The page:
My Hospital Postpartum Experience

This is a continuation of my previous post called My Hospital Birthing Experience. For the whole story of the birth of my twins, I recommend reading the previous post first.

Healthcare Hooligans

To Swaddle or Not

SwaddleAfter the delivery, while Jenn and I were recovering, nurse Ratched came in to show us how to swaddle our babies and explained that it would help them to sleep. We visited with family and then after a short time were taken to the maternity ward where we were told that they don’t swaddle at that hospital. Exhausted, we explained that we had just been shown how to swaddle by another nurse and that we were now going to get some sleep. Our new maternity ward nurse awkwardly grumbled something about nurse Ratched and left.

Breast Feeding Nazis

The hospital that we delivered our children at has a “breastfeeding friendly” policy, which in retrospect seems like a poor name for their policy. Jenn and I had always been fully on board with breastfeeding our kids and needed no convincing. Every nurse that walked in was astounded to find her tandem nursing both kids within hours of their birth. However, they were hungry hungry kiddos. Jenn’s milk production wasn’t what it needed to be for two mouths, and so I started making visits to the nursing station to get some formula to help supplement Jenn’s milk. Each time I went I was given what amounted to a stern talking to about how we shouldn’t be using formula, and that you need to increase the demand for milk for the production to go up. Yes, sure, but you see we have two and they are hungry, so give us the formula.

After visiting with the lactation consultant and our original “cool” OB/GYN and explaining how long Jenn was breast feeding every day and how the kids didn’t seem to be getting enough, they 100% agreed with us that the kids needed more, and they told the nurses to lay off and give us formula when we asked. Relieved at the conversation with the “professionals” Jenn and I spent some time enjoying our new family members, which meant that I waited too long and went to get formula from the nurses after a shift change and apparently they left no notes, so again we were given the runaround when asking for formula. They even suggested that we shouldn’t be asking for formula because, since they were giving us such small amounts, they had to throw away most of the bottle of formula they were giving us after a short period of time. Really??? Hey I have an idea, how about you give us a whole bottle?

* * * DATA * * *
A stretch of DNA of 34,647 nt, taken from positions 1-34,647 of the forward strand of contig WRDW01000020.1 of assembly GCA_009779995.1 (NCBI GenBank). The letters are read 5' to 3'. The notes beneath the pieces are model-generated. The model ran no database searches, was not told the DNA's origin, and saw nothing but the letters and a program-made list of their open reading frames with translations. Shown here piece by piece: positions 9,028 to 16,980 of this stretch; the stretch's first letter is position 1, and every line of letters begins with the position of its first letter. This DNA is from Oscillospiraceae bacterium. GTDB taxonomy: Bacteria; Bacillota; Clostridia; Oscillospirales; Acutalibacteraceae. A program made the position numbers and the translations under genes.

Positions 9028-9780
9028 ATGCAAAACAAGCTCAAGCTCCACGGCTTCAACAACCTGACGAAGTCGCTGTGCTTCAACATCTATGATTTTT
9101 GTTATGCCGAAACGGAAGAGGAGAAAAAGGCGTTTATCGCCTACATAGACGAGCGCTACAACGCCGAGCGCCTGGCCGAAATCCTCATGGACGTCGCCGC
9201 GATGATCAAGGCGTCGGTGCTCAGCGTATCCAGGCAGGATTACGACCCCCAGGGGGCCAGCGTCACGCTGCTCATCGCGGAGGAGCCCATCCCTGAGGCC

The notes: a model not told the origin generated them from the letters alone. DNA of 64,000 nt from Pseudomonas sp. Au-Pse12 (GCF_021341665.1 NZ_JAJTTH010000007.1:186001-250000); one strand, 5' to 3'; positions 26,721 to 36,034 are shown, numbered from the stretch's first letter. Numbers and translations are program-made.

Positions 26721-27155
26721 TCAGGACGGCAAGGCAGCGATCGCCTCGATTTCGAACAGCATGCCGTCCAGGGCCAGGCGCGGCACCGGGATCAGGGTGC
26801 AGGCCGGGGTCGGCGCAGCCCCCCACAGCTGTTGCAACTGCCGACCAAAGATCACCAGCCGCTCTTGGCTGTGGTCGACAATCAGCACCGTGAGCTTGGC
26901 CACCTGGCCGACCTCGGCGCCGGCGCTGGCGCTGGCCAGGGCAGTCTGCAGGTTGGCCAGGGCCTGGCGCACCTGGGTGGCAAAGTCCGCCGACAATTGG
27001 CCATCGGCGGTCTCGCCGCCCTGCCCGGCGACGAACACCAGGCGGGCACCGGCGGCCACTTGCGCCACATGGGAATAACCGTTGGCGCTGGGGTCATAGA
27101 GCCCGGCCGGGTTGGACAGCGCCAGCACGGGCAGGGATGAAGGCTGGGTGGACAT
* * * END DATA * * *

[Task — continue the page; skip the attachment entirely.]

Jenn was an absolute hero when it came to breastfeeding our kids, and put in a ridiculous amount of time and effort to get her milk production up. The result of the hospital policy, however, was to make me feel like 1) an ignorant parent 2) an incompetent parent and 3) a beggar any time that I asked for formula. What’s worse than that was Jenn was made to feel inadequate as a mother. Ironically, when we finally went home with our kids we found some orange coloured crystals in our son’s diaper and so we called the nurse’s hotline and learned that was a sign that he was dehydrated. Hmmm, how would that happen, oh yeah by not being given the formula he needed in the hospital.

Parting Parental Competency Check

We were only in the hospital for 3 days, but honestly I was so frustrated by the experience that on the final day I was ready to bolt out of there. Hold on though, before you go there is one last hoop for you to jump through. Brought to you by the health care professionals that brought you:

  1. Assisted delivery without discussing the course of action to take in the event of a breech delivery
  2. Breech delivery
  3. Swaddling contradictions
  4. Implied parental incompetence which resulted in #5
  5. Withholding formula to the point of dehydration

So, as our parting gift, we had to demonstrate that we knew how to properly buckle our kids into a car seat. I actually think this is a good idea, but the irony of being evaluated on my ability to perform this task by these people was really frustrating to me.

Needless to say, I didn’t really enjoy my birth or postpartum experiences, but I felt significantly better and comfortable in my role as a parent once we got home. I would absolutely love to hear stories from others about how they feel about their birth (dads included) so feel free to make use of the comment section below.


9 thoughts on “My Hospital Postpartum Experience

  1. This is going to sound breastfeeding nazi-ish, but since milk typically isn’t in for days, and newborns have such tiny stomachs and are designed to only get teeny bits of colostrum, what made you guys feel like the babies needed more? It’s normal to not have milk at all for as many as 5 days after birth – were they very fussy or just wanted to be on the breast the entire time? Just curious (I don’t think a little formula is going to kill anyone, but most women who are anxious about not having enough actually are doing just fine)